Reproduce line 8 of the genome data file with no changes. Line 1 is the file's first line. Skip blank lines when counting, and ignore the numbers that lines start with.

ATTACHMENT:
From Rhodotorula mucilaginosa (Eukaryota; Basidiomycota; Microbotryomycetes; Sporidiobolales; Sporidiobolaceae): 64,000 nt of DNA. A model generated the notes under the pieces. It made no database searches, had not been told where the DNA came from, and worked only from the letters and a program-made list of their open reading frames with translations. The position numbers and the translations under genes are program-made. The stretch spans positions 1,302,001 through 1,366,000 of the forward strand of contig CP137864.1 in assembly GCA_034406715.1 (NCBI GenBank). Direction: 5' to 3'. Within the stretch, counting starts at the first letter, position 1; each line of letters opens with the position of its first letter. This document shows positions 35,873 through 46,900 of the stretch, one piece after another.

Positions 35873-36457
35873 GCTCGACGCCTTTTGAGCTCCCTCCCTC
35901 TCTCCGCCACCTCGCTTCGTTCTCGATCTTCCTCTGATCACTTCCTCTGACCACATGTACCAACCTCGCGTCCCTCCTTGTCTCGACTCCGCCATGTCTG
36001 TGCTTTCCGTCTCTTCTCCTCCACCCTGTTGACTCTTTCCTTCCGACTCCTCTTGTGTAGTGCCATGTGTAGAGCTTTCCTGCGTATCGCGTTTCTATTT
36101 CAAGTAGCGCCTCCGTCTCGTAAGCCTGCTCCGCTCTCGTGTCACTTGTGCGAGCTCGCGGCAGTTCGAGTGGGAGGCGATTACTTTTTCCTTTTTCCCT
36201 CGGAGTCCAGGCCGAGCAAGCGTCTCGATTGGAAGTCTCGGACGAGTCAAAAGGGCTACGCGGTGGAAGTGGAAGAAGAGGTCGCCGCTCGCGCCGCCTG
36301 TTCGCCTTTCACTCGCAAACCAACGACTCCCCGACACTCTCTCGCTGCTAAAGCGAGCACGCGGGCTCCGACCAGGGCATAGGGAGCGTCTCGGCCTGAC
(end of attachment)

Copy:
36301 TTCGCCTTTCACTCGCAAACCAACGACTCCCCGACACTCTCTCGCTGCTAAAGCGAGCACGCGGGCTCCGACCAGGGCATAGGGAGCGTCTCGGCCTGAC